Nanotechnology Pushing Solar Power beyond the Shockley-Queisser Limit

Research is progressing in using quantum dots to enable highly efficient solar cells

2 min read
Nanotechnology Pushing Solar Power beyond the Shockley-Queisser Limit

Let’s face it. Solar power at this point seems to attract users from those who are affluent enough to have their social conscience trump their pocketbook.

In this excellent first-hand account here on the pages of Spectrum one engineer grappled with the decision to go solar, and the question for a long time for him was, “I figured solar would at most save me about $1000 per year in electricity, so how could I justify installing a $40 000 system?” Indeed.

As I’ve noted previously here the technology for photovoltaics has to bring us to a third generation solar cell that is both cheap to produce and highly efficient for it to start making financial sense. And when I am talking about efficiency I mean exceeding the 32% Shockley-Queisser Limit.

As I’ve noted the nanomaterials that seems to promise the best hope for achieving this breakthrough are quantum dots. Quantum dots look to be able to do this through either electron multiplication or creating so-called “hot carrier” cells.

Electron multiplication involves making multiple electron-hole pairs for each incoming photon while with hot carrier cells the extra energy supplied by a photon that is usually lost as heat is exploited to make in higher-energy electrons which in turn leads to a higher voltage.

In July this year, researchers at the University of Minnesota and Texas were able to achieve this capturing of heat energy for solar cells using quantum dots.

Now researchers at the University of Wyoming are pursuing a variation on electron multiplication by harnessing highly energetic photons (possessing more than twice the energy needed to free an electron) to free two electrons rather than one and thereby doubling the current generated.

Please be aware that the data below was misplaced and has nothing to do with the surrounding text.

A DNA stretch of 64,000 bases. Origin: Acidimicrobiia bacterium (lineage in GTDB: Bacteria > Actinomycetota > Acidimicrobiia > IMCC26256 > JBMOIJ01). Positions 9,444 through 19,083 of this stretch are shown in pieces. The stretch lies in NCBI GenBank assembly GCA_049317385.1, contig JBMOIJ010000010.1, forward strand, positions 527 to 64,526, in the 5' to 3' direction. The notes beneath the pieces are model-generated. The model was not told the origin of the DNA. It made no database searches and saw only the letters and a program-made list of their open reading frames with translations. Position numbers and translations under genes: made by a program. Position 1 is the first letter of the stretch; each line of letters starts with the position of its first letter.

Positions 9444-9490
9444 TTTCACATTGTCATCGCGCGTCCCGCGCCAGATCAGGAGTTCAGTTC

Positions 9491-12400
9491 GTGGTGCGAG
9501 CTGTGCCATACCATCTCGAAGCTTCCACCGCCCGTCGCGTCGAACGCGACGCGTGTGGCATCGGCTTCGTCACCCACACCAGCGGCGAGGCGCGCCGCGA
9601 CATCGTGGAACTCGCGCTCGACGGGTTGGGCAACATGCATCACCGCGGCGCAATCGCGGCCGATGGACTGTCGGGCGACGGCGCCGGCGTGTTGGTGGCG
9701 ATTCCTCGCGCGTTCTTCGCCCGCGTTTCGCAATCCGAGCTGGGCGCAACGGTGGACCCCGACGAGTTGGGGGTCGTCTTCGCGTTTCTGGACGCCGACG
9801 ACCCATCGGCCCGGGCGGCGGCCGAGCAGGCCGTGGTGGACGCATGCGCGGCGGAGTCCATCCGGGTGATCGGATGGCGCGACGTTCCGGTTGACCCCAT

The nanomaterial used once again was quantum dots. In this case the researchers coated a titanium dioxide electrode with a single layer of quantum dots. When the researchers shined light from the blue end of the spectrum on the material, they collected twice as many electrons as the number of absorbed photons. Leading them to conclude that each photon was generating two electrons.

Still the efficiency is not very high, and the researchers expect that if they can get to a 12 to 15% efficient solar cell that is produced at the cost of newsprint, they have something with commercial potential.

I still think that we should be looking at exceeding the Shockley-Queisser Limit and be able to do it with extremely cheap production techniques and then maybe we can break the stranglehold fossil fuels have on our energy solutions.

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3D-Stacked CMOS Takes Moore’s Law to New Heights

When transistors can’t get any smaller, the only direction is up

10 min read
An image of stacked squares with yellow flat bars through them.
Emily Cooper

Perhaps the most far-reaching technological achievement over the last 50 years has been the steady march toward ever smaller transistors, fitting them more tightly together, and reducing their power consumption. And yet, ever since the two of us started our careers at Intel more than 20 years ago, we’ve been hearing the alarms that the descent into the infinitesimal was about to end. Yet year after year, brilliant new innovations continue to propel the semiconductor industry further.

Along this journey, we engineers had to change the transistor’s architecture as we continued to scale down area and power consumption while boosting performance. The “planar” transistor designs that took us through the last half of the 20th century gave way to 3D fin-shaped devices by the first half of the 2010s. Now, these too have an end date in sight, with a new gate-all-around (GAA) structure rolling into production soon. But we have to look even further ahead because our ability to scale down even this new transistor architecture, which we call RibbonFET, has its limits.

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